Essay 2: Describe an impactful experience or accomplishment that is not reflected elsewhere in your application. How will you use what you learned through that experience to contribute to the Wharton community? (400 words)
I like the new question because it gives you a chance to cover three things. I advise that all candidates consider each of these three areas as they draft the essay.
First, you can share additional information about yourself that will further illuminate your unique strengths. In case you missed our recent blog – MBA Applications – How To Stand Out, this is a great essay for leveraging those recommendations.
Second, by sharing your learnings from this experience, you will be able to show a bit about your character as well as how you are able to adapt to and grow from situations.
Finally, it gives you a chance to tell admissions committee members specifically how you will add value on campus.
Read below for our tips on tackling this year’s questions for Wharton in one of our most recent blog posts.
Stanford, as expected, did not change the essay questions this year.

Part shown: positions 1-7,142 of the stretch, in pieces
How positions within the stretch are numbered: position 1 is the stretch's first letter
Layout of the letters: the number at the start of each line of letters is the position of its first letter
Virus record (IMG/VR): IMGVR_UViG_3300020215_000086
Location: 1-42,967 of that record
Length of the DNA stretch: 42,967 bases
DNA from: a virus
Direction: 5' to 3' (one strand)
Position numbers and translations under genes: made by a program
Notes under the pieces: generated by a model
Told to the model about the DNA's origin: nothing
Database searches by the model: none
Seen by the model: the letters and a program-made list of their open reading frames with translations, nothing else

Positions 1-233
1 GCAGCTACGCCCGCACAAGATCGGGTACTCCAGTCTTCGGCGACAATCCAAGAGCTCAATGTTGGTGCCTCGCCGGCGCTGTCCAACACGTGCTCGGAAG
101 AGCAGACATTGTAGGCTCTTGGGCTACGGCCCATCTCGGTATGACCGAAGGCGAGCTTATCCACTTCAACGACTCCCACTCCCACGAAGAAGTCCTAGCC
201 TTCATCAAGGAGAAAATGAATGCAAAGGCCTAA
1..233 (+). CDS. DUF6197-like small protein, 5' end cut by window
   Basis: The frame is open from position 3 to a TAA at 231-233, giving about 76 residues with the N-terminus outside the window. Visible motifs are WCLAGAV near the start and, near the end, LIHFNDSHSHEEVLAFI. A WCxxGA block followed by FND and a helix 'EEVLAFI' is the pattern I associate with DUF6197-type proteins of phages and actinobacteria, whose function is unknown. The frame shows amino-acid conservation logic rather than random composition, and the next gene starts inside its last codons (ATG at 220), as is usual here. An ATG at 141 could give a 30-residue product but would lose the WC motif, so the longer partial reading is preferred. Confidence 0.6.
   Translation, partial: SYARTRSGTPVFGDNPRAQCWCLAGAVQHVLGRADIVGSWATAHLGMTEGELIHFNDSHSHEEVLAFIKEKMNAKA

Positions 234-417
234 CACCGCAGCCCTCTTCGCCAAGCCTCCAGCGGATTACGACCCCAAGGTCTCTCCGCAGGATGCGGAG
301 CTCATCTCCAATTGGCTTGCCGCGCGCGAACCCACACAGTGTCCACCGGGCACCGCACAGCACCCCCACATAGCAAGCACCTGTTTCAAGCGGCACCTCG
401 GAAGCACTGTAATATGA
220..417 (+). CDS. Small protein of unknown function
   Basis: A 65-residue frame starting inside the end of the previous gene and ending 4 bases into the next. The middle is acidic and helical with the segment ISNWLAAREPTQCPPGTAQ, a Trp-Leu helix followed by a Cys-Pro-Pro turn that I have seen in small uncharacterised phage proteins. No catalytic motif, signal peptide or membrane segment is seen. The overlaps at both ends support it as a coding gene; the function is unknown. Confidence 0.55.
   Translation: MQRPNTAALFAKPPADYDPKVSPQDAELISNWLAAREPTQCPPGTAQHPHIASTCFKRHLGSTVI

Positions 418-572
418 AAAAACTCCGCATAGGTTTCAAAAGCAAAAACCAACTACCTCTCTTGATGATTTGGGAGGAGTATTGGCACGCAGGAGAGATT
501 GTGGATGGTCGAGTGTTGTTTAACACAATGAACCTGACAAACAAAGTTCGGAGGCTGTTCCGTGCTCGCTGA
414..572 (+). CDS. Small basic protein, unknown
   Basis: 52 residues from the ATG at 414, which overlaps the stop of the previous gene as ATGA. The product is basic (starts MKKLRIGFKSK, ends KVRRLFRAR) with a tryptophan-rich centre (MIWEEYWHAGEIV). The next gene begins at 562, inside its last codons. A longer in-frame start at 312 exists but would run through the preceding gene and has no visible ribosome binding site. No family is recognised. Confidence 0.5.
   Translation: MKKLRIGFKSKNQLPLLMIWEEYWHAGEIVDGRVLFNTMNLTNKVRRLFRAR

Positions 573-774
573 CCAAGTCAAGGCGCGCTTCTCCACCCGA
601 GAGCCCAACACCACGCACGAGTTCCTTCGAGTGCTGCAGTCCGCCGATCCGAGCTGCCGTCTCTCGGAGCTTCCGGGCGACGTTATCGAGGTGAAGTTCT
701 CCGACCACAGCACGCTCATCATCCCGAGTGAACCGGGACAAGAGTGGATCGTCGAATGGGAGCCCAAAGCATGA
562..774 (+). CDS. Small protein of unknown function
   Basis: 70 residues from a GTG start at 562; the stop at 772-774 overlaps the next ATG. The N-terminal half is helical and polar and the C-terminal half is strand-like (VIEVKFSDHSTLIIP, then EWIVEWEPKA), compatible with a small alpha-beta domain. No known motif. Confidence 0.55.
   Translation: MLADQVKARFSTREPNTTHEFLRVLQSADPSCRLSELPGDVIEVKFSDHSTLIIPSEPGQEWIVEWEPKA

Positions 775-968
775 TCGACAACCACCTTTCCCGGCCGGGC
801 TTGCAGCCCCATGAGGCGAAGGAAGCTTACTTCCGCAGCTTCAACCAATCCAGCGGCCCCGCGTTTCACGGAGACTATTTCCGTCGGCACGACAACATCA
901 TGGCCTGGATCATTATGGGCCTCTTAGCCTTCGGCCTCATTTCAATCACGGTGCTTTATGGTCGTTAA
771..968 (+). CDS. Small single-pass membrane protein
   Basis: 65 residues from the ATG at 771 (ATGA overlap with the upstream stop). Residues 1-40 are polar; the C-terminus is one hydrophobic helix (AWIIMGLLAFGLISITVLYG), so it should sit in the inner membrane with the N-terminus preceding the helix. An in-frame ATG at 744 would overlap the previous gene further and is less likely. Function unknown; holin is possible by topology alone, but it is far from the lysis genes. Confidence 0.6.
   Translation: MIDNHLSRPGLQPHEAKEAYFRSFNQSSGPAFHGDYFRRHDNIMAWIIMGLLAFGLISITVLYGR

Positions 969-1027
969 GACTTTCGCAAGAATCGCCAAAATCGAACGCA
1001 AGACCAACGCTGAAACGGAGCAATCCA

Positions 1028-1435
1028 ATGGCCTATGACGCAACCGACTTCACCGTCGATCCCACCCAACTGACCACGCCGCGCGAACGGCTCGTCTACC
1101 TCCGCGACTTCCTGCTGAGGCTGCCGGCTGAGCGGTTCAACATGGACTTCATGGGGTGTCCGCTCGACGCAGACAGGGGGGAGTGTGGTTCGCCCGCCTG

1. What matters most to you, and why? (750 words suggested )
2. Why Stanford? (400 words suggested )
This challenging first question requires candidates to speak from the heart. As Stanford advises, think more about your values here and WHY you made the choices you have made than WHAT you have done.
The best way to begin here is to do some serious soul searching! Focus on being yourself vs. writing what you think the admissions committee wants to hear. Check-out Stanford’s complete tips on this question and stay tuned for a more detailed analysis from Personal MBA Coach.
Yale School of Management has released its essay for the 2018-2019 application year, leaving the question unchanged for the third year in a row.
Essay 1: “Describe the biggest commitment you have ever made (500 words)”
As you craft your essay, keep in mind that Yale strives to “educate leaders for business and society.”